How does marketing to high-testosterone males differ from pitching their lower testosterone counterparts? And who are those testosterone-rich individuals?
Recent neuroeconomics research gives us some clues. As reported in the New Scientist, Harvard researcher Terry Burnham tested male subjects with the Ultimatum Game after measuring their testosterone levels. The Ultimatum Game gives one player money and lets that player divide it between himself and another player. The second player can accept or refuse the split. If the second player refuses the allocation, neither player receives any money. While pure self interest would predict that the second player should always accept the split in order to receive some money instead of nothing, in reality offers perceived as low or unfair are often declined. In this case, the first player was given $40 and the option of offering the other player either $25 or $5.
Comparing the hormone data with the results of the money game showed a correlation between high testosterone levels and an increased likelihood of refusing the low, “unfair” offer of $5.
Men who rejected the deal had an average testosterone count of 380 picomoles per litre of saliva, whereas those who accepted it had an average of almost 40% of that figure. This, says Burnham, suggests that people with more testosterone are less tolerant of what they see as inequitable deals – possibly due to the hormone’s influence on the brain: “You have to be very careful about being fair with them.”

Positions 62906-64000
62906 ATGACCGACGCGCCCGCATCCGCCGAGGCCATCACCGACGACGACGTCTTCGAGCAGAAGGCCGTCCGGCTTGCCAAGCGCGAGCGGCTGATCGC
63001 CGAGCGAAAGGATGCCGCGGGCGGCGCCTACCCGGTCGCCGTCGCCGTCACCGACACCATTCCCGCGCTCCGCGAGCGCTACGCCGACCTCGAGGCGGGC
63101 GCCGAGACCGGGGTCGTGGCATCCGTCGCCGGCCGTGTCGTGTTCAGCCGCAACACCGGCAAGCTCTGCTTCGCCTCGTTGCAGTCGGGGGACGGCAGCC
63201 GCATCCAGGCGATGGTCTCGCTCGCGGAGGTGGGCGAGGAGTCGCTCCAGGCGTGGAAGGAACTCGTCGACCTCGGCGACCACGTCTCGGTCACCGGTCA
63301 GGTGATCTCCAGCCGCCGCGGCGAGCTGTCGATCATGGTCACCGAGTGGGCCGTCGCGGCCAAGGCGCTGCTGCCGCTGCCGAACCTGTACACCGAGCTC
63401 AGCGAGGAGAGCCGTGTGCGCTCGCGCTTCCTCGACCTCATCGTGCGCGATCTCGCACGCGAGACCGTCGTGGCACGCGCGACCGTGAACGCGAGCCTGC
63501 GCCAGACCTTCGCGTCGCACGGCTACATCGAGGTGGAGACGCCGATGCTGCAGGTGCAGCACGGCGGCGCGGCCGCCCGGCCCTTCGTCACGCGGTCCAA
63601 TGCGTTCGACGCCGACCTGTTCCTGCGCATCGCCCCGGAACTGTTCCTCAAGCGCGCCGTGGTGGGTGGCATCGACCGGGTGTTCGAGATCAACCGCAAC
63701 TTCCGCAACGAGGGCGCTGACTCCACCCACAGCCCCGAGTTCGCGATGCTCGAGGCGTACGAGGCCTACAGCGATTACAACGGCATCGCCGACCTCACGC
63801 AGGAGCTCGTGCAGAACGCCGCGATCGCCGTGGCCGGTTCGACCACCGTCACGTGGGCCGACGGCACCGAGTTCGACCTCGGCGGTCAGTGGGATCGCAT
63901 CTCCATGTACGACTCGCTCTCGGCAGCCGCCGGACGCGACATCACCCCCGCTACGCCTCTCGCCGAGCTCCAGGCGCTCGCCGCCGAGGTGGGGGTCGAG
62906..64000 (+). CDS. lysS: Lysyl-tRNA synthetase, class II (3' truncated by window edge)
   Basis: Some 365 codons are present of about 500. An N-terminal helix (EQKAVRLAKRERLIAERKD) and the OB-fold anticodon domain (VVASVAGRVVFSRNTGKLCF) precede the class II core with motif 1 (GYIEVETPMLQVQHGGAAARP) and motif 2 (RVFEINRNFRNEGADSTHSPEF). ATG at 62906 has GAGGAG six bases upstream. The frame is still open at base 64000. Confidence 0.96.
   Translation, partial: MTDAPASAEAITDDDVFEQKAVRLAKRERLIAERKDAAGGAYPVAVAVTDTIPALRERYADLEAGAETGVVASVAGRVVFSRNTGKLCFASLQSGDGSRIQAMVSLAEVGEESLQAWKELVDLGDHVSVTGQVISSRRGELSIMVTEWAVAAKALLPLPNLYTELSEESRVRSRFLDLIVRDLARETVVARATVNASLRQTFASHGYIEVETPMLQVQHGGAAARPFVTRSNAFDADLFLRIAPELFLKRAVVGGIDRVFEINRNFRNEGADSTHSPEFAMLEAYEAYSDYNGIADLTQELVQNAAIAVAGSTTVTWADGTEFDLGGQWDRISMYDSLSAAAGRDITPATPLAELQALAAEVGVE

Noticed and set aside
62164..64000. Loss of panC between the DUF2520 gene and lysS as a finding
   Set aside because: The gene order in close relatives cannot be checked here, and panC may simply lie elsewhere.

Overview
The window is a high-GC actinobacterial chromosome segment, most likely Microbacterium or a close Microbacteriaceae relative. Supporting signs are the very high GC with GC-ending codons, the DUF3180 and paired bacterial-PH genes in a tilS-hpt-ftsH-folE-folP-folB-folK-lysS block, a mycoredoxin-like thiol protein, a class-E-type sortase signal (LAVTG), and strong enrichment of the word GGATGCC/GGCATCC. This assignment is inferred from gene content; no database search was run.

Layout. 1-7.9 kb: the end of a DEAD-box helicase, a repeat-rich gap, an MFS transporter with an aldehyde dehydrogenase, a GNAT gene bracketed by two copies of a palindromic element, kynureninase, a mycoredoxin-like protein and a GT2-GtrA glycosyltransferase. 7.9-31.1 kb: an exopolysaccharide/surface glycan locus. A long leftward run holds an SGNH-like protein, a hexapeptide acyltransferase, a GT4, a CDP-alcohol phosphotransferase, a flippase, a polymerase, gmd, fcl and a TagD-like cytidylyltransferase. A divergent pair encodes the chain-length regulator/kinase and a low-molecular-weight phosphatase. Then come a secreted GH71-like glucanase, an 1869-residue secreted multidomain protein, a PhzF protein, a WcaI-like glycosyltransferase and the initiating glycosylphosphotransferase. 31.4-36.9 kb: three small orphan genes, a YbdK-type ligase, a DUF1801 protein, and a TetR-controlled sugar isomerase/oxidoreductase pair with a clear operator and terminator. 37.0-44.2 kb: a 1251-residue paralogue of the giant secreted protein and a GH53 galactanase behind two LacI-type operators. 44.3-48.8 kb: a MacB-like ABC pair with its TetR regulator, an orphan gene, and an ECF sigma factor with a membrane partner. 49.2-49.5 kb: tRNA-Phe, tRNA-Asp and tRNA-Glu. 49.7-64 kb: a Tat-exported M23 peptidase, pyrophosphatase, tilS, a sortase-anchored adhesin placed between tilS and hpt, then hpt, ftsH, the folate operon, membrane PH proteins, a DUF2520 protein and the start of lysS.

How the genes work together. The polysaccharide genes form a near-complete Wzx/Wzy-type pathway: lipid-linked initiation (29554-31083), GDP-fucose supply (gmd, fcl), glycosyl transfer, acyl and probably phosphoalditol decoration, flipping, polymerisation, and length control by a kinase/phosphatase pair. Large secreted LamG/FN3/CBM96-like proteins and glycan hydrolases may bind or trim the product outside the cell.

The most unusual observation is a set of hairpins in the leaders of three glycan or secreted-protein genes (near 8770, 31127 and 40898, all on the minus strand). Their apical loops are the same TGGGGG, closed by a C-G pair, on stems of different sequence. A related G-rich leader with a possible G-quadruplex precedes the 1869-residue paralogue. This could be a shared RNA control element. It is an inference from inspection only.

He speculates that testosterone produces a greater aversion to unfair deals because the hormone is linked to dominance-seeking behaviours.
Burnham thinks the high testosterone males decline “unfair” offer not to punish the other player but to avoid appearing socially submissive. Interestingly, the high testosterone males were more generous with their own offers.
Burnham notes that the high-testosterone subjects were slightly more likely to make the more reasonable offer of $25 when placed in the position of making the proposal. This, he says, is in line with the idea from primate studies that found high testosterone males sometimes play a “magnanimous and peacekeeping” role.
In Better Living Through Chemistry: Testosterone and Generosity Susan Kuchinskas has summarized related work by Paul Zak, head of the Neuroeconomics department of Claremont Graduate School. Zak actually dosed his subjects with testosterone prior to their playing the Ultimatum Game. Like Burnham, Zak found that the men on testosterone were more generous when they were the player dividing the money, and also more likely to refuse any money if the split wasn’t fair. Kuchinskas quotes Zak: “We essentially create alpha males in the study. This is consistent with the animal literature. In primates, the hierarchy is maintained by the alpha male by sharing access to food and females.”
Who are High Testosterone Males? I don’t think marketers will be administering testosterone to potential customers anytime soon, but there are indeed significant variations among different population segments. With the caveat that even with each group there are major variations in testosterone levels, and that even in the same individuals levels vary throughout the day, the two groups that might be expected to show the highest levels are: